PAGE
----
Honda wanted to raise a wall around Jorge Lorenzo. After the inaugural press conference on Thursday in front of the cameras, all riders then stopped to talk to to the press in their own language.
Usually, no one, except in rare cases, dodges the interviews. However, today at Silverstone, Honda decided to send Marquez to the front line for the first interviews and led Jorge through the back door.
"We don't want to throw him to the press. It's our duty to protect him, even if and when he makes mistakes, " a team spokesman explained. One could argue that the press is not a bunch of bloodthirsty snipers, but simply professionals who want to tell things through the voice of the leading star of the moment.
All the more so when, in the past few months, Lorenzo has been at the center of the media's attention. "You talk about me more when I'm not here than when I am," he told us yesterday, greeting us at the airport. He was right because Jorge was on everyone's mind since July. First the rumor of his retiring (which he has not denied), then of contacts with Ducati (which he preferred to ignore). Today, however, we have to settle for just a few statements.
His possible return to Ducati was what everyone was talking about just before mid-August.
"It's true. There have been many rumors about it, but I wasn't there, and I didn't say anything because I knew I had a two-year contract with Honda," he explained. "Then these rumors increased, and so I decided to call Alberto Puig to specify that I was completely focused on the project with Honda."
The Latins would say excusatio non petita, accusatio manifesta - "he who excuses himself, accuses himself" - but you can't judge someone in advance. Even though Lorenzo did not stop contacting Borgo Panigale and, when directly asked, he replied: "I'm here to talk about the future, not the past."
Mincing words does not help to clarify the situation, and even the rumors on his retirement were brought on by his own statements.
"I can only say that I'm a human being, and I had to face two big falls, especially the one at Assen, which was a consequence of the previous one in Barcelona," he recalled. "I had never hurt my back, and I started to have doubts about my life and my career. It's absolutely normal, but as soon as I felt better, those doubts started to disappear. I have once again convinced myself to face the challenge with Honda and to win in the MotoGP with three different bikes. Nobody has ever done this. So I called Puig to tell him."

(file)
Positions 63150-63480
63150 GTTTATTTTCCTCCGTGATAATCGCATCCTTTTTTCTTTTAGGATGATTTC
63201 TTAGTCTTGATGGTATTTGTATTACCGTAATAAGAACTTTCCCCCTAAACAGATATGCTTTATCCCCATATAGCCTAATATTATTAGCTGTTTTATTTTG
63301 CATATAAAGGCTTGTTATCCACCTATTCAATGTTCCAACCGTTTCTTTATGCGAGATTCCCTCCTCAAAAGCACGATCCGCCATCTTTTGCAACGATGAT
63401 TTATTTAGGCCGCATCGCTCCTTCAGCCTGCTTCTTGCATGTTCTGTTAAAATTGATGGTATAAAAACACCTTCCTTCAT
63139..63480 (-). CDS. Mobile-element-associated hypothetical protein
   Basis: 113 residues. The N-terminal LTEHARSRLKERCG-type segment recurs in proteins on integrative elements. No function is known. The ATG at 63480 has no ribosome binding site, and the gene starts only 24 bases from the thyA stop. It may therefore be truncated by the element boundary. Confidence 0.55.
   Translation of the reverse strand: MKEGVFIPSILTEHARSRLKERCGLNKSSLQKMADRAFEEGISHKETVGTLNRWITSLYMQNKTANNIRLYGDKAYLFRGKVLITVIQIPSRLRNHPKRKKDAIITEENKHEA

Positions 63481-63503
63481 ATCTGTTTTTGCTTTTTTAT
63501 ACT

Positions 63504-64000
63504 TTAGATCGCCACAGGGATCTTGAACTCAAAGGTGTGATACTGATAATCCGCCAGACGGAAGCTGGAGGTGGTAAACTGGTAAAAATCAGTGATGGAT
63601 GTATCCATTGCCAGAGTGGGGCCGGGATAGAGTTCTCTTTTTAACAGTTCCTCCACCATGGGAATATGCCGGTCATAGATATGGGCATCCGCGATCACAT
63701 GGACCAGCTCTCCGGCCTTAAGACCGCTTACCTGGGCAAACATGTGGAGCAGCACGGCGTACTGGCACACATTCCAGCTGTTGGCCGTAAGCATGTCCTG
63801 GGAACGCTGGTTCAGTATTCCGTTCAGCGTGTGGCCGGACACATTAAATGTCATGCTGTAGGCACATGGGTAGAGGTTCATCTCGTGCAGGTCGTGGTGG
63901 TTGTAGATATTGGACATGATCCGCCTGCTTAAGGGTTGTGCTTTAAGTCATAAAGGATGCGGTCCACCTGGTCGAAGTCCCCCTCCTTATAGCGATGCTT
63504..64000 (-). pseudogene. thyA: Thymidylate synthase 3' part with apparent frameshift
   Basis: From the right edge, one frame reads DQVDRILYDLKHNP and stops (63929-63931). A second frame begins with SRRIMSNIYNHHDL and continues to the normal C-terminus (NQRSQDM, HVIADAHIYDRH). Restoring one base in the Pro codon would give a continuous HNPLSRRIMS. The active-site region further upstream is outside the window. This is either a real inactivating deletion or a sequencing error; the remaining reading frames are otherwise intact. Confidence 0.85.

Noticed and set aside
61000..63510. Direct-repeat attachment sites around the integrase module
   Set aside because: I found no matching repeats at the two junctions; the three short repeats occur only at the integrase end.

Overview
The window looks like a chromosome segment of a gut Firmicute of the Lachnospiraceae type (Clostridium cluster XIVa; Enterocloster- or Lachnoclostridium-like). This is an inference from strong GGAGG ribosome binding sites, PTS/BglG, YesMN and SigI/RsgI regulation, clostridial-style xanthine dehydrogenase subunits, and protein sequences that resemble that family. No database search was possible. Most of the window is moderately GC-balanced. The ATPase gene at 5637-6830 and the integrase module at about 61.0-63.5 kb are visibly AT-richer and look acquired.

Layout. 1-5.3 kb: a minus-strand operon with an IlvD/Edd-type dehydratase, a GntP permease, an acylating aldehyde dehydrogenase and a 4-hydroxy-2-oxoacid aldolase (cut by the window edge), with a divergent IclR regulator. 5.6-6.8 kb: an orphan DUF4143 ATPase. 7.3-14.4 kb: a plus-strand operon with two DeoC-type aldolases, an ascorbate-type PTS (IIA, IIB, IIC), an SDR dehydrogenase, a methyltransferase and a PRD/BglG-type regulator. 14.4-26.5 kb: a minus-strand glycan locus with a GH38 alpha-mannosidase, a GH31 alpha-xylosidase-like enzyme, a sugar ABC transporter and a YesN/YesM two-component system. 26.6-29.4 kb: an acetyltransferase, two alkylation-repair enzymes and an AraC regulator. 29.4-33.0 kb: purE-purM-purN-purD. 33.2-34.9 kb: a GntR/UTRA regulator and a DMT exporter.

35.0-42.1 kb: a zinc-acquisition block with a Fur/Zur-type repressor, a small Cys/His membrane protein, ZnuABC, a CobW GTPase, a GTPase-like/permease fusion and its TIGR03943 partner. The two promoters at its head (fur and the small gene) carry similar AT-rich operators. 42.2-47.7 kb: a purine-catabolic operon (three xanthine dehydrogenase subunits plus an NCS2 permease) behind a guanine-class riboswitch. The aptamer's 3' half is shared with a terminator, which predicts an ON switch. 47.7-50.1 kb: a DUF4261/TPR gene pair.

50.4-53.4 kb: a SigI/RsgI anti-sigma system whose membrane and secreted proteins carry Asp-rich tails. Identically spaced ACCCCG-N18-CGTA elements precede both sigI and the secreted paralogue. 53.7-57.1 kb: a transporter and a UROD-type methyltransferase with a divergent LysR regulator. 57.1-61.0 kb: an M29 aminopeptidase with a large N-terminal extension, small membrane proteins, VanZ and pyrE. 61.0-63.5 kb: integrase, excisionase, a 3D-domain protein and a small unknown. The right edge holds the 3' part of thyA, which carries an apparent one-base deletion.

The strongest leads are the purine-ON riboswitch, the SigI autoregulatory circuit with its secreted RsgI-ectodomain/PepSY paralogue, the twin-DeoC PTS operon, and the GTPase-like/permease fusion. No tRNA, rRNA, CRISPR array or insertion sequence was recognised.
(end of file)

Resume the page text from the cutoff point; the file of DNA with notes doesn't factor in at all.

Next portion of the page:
Lorenzo had to get his ideas straight and figure out if he still had the desire and motivation to continue. His response was affirmative. But he went through a difficult time, perhaps the most complicated of his career.
"I had never been away so long from the races. I'm happy to be back.
The first two weeks after the injury were really difficult because recovery was very slow, but then things sped up," he said. "I was able to start training in the pool. I felt pain but less as I went on. This is the right time to come back because when you stop for too long you lose speed."
Which does not mean the road that Jorge must take has come to an end.
"It takes three months for an injury like mine to heal completely, and two months have passed," he explained. "The edema on my vertebra is still there. I still feel pain, but I can try to ride. I won't be able to fight for a victory, for the podium, and not even to be in the top 5. I just have to find my pace."
...and also that trust with Honda that only slightly faltered sometimes.
"Surely, this injury did not help me to adapt," he admitted. "I'll have to almost start from scratch but, with a bit of patience, I'm sure the results will come."
Lorenzo doesn't want to give up, and he emphasized how he'll also continue in 2020.
"Why shouldn't I? I have a signed contract. I want to achieve the same results with this bike as I have with all the others."
Tomorrow he'll put on his helmet and, maybe, in the roar of the Honda, he'll find the silence that he missed during these months.